WPSN comments

39 Comments on "Zimbabwe Govt Starts Spying On Cellphones‏"

  1. Bla Miki on Tue, 1st Oct 2013 5:37 pm 

    This is nothing new. In SA a SIM card costs less than one rand but you cant use it before registering it, they actually call it RICA. To do that you need to have a proof of residence plus ID particulars. Many frauds are being committed over the 4n before throwing away the sim card. Its good for us, a call can be traced to the caller through info including id number of the user. Its the American government which is closing down!

  2. The Zimbabwean on Tue, 1st Oct 2013 5:44 pm 

    Atotanga Jona uya nhayi mwari

  3. Obama Bin Laden on Tue, 1st Oct 2013 6:47 pm 

    Bla Miki that is different from what they are planning to do… my brother this is gross infreingement of human rights
    potrayed here. how can, in any
    sense, one use my personal
    information or part of my
    communication to research on
    something without my consent?
    what it does mean is there will be
    no such thing as intellectual
    property as to my secret research
    communicated to my partner. It
    will be vulnerable to abuse by
    government and/or any other
    interested party within the security.
    how do i protect my own research
    if someone can view it willy nilly?
    communication is part of life. i
    must be able decide to tell who i
    want to tell what. PLEASE!!

  4. **** gang on Tue, 1st Oct 2013 7:15 pm 

    Is tightening security going to improve our economy in any way nxaaa.Busy infringing our privacy ,deliver what you promised barbarics!

  5. Samir R Mtamba on Tue, 1st Oct 2013 7:16 pm 

    I think goverment is getting paranoid. Are we citizens or subjects. Wh jump at shadows? Incredible that educated people would stoop so low.

  6. **** gang on Tue, 1st Oct 2013 7:16 pm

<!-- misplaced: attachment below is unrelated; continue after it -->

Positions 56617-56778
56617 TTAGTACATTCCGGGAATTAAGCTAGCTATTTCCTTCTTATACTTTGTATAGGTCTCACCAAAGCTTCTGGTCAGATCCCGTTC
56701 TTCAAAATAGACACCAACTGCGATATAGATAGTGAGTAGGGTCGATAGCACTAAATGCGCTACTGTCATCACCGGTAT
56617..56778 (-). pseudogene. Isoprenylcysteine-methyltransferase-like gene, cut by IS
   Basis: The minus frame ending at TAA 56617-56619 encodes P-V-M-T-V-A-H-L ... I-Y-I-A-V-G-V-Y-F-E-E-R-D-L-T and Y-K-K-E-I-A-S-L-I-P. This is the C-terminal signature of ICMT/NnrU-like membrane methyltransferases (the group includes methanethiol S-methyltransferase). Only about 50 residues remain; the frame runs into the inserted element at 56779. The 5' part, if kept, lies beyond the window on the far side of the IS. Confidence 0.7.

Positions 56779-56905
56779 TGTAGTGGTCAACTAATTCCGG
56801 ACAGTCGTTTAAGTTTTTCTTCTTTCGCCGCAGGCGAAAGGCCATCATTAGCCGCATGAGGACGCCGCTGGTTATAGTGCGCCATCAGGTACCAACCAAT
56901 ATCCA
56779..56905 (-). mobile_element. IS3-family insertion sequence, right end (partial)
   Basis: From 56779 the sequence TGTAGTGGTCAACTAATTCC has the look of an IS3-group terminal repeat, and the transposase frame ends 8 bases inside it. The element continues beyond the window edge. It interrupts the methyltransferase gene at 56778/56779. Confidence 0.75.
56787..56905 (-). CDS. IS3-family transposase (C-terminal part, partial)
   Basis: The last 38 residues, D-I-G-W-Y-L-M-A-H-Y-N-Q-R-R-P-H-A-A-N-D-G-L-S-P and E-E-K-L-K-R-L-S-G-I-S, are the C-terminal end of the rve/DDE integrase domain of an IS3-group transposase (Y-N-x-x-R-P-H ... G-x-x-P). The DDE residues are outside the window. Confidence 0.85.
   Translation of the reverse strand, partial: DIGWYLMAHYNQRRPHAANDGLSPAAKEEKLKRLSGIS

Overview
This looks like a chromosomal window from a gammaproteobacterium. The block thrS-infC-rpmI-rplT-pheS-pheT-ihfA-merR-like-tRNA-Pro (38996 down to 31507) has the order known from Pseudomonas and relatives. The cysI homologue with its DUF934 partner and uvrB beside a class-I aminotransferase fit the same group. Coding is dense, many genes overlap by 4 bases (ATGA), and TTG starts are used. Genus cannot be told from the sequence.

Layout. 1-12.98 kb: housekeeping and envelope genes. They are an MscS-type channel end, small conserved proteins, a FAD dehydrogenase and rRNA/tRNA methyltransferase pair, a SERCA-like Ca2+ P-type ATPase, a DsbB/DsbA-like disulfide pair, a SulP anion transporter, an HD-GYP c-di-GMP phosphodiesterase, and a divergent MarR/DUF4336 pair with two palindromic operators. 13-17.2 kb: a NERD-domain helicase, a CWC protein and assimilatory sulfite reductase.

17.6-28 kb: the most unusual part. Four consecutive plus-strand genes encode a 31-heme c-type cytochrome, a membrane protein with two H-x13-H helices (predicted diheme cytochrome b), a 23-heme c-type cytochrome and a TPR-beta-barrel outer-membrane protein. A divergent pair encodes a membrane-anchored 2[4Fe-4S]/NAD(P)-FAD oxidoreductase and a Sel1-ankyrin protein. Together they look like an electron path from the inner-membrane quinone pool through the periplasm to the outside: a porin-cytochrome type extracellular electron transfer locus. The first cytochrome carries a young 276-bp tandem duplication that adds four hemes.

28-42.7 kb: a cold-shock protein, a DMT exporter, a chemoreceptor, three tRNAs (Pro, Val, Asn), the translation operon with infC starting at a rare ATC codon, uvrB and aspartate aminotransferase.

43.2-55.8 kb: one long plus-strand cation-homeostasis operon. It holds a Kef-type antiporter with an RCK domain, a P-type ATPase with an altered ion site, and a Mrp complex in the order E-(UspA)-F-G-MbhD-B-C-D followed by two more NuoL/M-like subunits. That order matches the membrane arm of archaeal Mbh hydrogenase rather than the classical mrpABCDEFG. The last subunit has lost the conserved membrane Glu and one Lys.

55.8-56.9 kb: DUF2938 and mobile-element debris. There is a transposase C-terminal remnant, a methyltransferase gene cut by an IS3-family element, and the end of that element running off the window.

Is tightening security going to improve our economy in any way nxaaa.Busy infringing our privacy ,deliver what you promised predators!

  7. george bachinche on Tue, 1st Oct 2013 7:20 pm 

    Why should one worry if there is nothing sinister about their communication. If I told my mistress how much I love her or how she was good the night before, why should that bother the government. Its those who are intent on crime who have cause to worry

  8. Kuda on Tue, 1st Oct 2013 7:37 pm 

    Thats zimbabwe politicians. Spying on people’s affairs. They think zimbaz ar so low as t try t fight th new gvt fo th stolen election. We ar much civilised. Thats what they fear. Shame on them. Mwari voga vachadealer navo.

  9. Anti zanu six mabone on Tue, 1st Oct 2013 9:25 pm 

    Vatanga vanhu ve Zanu kude kuuraye vanhu.chaunenge uchida kunzwa panhaurwa yevanhu chii.

  10. jephias on Tue, 1st Oct 2013 9:35 pm 

    don’t worry guys we all know who will be targeted and by who in this spying: its certainly not you and me- we are nothing.

  11. Foxxyman on Tue, 1st Oct 2013 10:18 pm 

    Kunyangwe vakaita izvozvo ini ndinongotuka chete,******** wemunhu wese wezanu,mbavha,mhondi dzevanhu.

  12. Enos Chikukwa on Tue, 1st Oct 2013 11:23 pm 

    Waste of time and resources.

  13. Blanco on Tue, 1st Oct 2013 11:56 pm 

    We are now looking west that is what is done by the US govt.